After 18 months of work and a multimillion dollar investment upgrading its facilities, the Associated Press has completed its HD rollout by beginning to delivering video news in high definition to its customers.
The agency has been billing the move as "the largest rollout of HD by any news agency globally."
As part of a phased rollout of HD service, AP began offering entertainment news in HD in November 2011 and then launched HD sports news as part of its joint venture with Sports News Television (SNTV) in January 2012.
With the launch of HD video news content this week, the agency has beat its previously announced plans of completing the HD upgrades prior to the start of Summer Olympics in July and the U.S. presidential campaign this fall.
Customers can still, however, receive the feeds in standard definition if they prefer.
In a statement, Sandy MacIntyre, VP and director of international video news, AP, stressed that the upgrades have also streamlined and improved their workflows and newsgathering efforts: "This upgrade to HD is not just about supercharging our equipment and technology infrastructure. It has the needs of the customer at its heart and the quality of AP journalism coursing through its veins. AP has completely transformed its video business from camera to customer. As well as working with new cameras and cutting-edge editing and transmission software, we now have more video journalists providing regionally relevant content from more places than ever before."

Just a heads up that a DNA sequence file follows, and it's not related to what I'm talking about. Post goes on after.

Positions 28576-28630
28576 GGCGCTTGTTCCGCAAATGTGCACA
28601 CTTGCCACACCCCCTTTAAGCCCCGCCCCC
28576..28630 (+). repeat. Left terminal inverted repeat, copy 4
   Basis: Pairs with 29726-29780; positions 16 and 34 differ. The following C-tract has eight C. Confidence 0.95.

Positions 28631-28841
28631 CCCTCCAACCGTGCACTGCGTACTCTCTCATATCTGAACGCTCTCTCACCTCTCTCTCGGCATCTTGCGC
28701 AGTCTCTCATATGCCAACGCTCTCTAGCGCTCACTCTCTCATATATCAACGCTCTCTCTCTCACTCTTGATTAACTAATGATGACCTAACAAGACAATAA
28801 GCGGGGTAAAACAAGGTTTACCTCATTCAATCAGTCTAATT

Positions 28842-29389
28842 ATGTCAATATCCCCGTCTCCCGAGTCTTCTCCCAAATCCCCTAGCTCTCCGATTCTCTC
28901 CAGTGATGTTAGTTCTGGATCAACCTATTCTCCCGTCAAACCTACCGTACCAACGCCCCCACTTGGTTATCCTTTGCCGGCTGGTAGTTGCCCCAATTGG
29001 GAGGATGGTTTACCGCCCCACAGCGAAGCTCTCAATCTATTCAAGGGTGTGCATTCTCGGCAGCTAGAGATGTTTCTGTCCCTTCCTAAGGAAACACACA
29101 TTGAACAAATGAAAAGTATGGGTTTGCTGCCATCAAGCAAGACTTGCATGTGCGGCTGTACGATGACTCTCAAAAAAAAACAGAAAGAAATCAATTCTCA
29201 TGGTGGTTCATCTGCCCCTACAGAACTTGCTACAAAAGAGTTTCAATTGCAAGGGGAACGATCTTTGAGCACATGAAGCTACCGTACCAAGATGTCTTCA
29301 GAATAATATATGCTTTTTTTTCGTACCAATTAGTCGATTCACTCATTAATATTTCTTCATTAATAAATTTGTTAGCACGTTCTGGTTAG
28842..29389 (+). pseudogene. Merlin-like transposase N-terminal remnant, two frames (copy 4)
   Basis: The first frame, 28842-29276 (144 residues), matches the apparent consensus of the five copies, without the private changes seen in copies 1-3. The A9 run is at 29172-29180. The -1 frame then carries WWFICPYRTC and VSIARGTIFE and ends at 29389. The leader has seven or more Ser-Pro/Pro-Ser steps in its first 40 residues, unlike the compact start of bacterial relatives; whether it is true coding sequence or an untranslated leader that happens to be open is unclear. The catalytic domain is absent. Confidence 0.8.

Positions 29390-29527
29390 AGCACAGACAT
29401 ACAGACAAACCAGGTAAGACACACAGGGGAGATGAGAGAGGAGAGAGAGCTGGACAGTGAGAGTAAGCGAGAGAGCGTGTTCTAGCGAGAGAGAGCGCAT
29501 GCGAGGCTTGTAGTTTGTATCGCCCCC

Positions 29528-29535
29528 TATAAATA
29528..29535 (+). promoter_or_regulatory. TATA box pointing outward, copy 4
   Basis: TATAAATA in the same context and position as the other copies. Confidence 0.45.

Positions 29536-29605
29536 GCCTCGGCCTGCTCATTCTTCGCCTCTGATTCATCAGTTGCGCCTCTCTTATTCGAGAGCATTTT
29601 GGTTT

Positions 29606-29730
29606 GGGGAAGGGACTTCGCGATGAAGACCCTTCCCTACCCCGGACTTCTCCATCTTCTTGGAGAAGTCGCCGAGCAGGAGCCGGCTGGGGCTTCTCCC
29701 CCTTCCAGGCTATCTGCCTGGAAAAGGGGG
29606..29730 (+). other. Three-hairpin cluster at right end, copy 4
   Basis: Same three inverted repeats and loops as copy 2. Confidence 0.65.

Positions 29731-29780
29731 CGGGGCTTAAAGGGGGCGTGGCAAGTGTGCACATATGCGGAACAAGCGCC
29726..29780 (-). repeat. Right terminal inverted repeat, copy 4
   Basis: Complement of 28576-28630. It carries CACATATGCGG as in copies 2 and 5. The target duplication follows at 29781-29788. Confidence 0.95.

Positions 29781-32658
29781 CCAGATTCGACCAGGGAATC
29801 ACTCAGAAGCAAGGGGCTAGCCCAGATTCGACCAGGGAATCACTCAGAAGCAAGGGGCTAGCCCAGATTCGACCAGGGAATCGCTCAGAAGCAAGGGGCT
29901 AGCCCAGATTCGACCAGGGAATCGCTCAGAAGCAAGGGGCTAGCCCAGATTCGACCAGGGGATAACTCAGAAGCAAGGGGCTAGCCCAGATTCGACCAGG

As part of the upgrades, the company deployed more than 200 HD cameras, upgraded mobile satellite trucks and enhanced backhaul capabilities to handle the HD signal. Video news bureaus around the globe were also upgraded to new video editing, compression and transmission technologies and state-of-the-art HD master control rooms were constructed in more than 20 locations, including London, New York and Washington.
In addition, AP's production systems in New York and Washington have been upgraded for HD production and in London AP installed a new production system that allows journalists to edit HD content at their desktops.
AP Senior Vice President Daisy Veerasingham, who called "the HD launch a major milestone for AP," also noted in a statement that the upgrades would improve the way they supplied content to more devices and help the their customers adapt to the rapidly changing news business.
"Not only are we now fully HD for customers, but we can deliver our content on more platforms than ever before," she noted.
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